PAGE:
I'm experimenting with circuits to trigger my camera shutter and camera flash. My plan is to build a 2-stage trigger for high speed photography that triggers the camera a fraction of a second before an event like a balloon popping, and then a second trigger for the flash using sound, vibration, breaking an "electric eye" light beam, etc.

Both cameras and flashes use a 2-wire trigger that applies a DC voltage. When the 2 wires are connected with a near-short, it triggers the flash to fire/camera to take a picture.

Different cameras and flashes use widely varying trigger voltages. Older flashes sometimes use trigger voltages as high as 300 volts, although those are uncommon in modern flashes. It looks like the phototransistor is rated at 250VDC max, so it would probably be destroyed with a flash who's trigger voltage exceeds that level, but that's fine. Better to sacrifice the optocoupler than burn out my controller or my camera.

So far I'm using analog electronics for my trigger circuits, but I plan on using CMOS logic circuits (run at 5VDs) built around a micro controller. The microcontroller will allow me to add things like variable delay, enabling/disabling the whole setup, sequencing the triggering, quenching LED room lights just before opening the shutter, etc, etc.

The circuits I've built so far use a low-power PNP switching transistor like a C1740 to do the final triggering of the flash or camera. (I just connect the flash/camera trigger directly to the collector an emitter of the PNP transistor.) That works fine, but I wanted to provide some protection to both my trigger circuit and to my cameras/flashes. I've been using a 5-6 volt supply for my test analog circuits in anticipation of using regulated 5 volt supplies for my digital circuits.

I use Nikon cameras and flashes, which use very low voltage triggering (According to my meter, my hotshoe flash puts out about 3.6 volts. I haven't measured the trigger voltage from the camera, but I think it's also <= 5VDC.)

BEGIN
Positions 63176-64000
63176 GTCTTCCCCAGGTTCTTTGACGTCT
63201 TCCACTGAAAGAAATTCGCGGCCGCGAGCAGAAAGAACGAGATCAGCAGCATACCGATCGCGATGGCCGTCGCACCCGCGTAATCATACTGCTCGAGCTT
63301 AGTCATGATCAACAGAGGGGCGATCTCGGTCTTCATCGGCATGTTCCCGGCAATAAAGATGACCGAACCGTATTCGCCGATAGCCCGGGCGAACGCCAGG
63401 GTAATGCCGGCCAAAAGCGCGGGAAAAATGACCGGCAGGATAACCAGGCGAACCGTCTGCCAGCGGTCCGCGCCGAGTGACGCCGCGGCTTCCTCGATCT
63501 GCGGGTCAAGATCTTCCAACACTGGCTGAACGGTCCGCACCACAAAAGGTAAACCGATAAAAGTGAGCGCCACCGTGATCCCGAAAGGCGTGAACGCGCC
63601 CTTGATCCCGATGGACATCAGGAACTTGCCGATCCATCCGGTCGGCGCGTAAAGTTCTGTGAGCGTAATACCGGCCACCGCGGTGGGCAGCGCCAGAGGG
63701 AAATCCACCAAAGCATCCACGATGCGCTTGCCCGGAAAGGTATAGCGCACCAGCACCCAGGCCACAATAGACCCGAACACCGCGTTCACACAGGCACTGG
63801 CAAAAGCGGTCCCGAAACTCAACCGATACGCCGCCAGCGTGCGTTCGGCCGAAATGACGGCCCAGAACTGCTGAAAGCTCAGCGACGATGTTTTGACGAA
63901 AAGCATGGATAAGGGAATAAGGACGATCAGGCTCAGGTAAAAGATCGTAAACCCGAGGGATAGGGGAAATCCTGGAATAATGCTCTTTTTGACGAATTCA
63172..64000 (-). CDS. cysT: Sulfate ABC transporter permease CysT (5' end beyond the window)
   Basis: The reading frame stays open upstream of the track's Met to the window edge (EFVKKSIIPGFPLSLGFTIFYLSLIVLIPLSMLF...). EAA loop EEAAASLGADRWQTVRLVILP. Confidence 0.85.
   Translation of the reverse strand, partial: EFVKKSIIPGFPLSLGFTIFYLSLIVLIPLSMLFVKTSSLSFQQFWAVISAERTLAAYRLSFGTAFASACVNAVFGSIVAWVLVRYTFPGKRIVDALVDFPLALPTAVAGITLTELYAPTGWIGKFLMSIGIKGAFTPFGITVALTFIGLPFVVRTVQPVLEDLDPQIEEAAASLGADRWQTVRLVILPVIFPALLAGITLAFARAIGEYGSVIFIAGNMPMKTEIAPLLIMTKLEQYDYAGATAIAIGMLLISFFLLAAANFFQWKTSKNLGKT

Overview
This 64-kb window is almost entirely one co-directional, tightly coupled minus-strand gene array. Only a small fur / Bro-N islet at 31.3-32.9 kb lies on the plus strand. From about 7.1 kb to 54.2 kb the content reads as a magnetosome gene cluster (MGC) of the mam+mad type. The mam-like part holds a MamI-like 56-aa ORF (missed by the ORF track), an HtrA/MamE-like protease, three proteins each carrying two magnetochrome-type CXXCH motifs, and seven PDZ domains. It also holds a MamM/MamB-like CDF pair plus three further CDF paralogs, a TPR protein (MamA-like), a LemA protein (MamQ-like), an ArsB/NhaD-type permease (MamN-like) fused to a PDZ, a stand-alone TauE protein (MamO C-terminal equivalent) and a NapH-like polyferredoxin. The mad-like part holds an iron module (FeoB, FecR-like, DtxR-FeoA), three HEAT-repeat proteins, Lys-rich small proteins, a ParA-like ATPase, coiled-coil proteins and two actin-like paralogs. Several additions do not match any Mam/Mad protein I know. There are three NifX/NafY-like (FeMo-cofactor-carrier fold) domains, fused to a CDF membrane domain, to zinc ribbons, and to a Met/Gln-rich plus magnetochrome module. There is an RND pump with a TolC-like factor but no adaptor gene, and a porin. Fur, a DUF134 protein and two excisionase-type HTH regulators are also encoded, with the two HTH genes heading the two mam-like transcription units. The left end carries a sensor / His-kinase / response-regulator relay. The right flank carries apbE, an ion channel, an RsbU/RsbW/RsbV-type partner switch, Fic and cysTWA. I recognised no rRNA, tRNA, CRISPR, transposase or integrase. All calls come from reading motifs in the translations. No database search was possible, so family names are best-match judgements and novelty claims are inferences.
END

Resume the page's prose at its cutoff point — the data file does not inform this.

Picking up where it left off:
I bought some PS2501A-1-A Optocouplers, and am having trouble understanding the data sheet. Here's a link:

Datasheet for PS2501A-1-A Optocoupler

My questions:

Is the "diode" mentioned in the data sheet the LED on the trigger side of the photo coupler?

What is the minimum current needed at 5VDC to trigger the optotransistor "wide open"? It looks to me from the data sheet as if the LED needs 30 mA, but that it can tolerate .5A forward current. Is that right?

If I drive the LED at 30 mA and 5 volts, can I push 250V through the phototransistor? (I don't know how much forward current one of the older high trigger voltage flashes needs to trigger. It's my understanding that it is a transient voltage though. I believe that for these older flashes, the flash feeds it's flash tube voltage through the trigger line to a step-up transformer that generates something like 10kV, which ionizes the xenon gas in the flash tube, triggering the flash. If that's the case the current would be quite high for a tiny fraction of a second.)

If my trigger circuit can't trigger these old flashes that would be ok, although not ideal. At least the optocoupler would prevent damage to the other components in the system.


1 Answer 1


Yes, the "diode" is the LED.

There is no such thing as "wide open"- the current at the LED is reflected (within limits) at the transistor by the ratio "CTR" = Current Transfer Ratio.

If you put 5 mA through the LED you get somewhere between 2.5mA and 20mA through the transistor (until it saturates)- that's what the minimum/maximum CTR figures of 50% to 400% at If = 5mA and Vce = 5V mean. Vce =5V means that it's far from saturation. So if you use a resistor in series that limits the current to (say) 1mA (eg. 5K on a 5V supply) you'll have it saturate with 5mA into the LED. Note the since they vary over an 8:1 range, the manufacturer has ranked some of them and marked them in different "bins"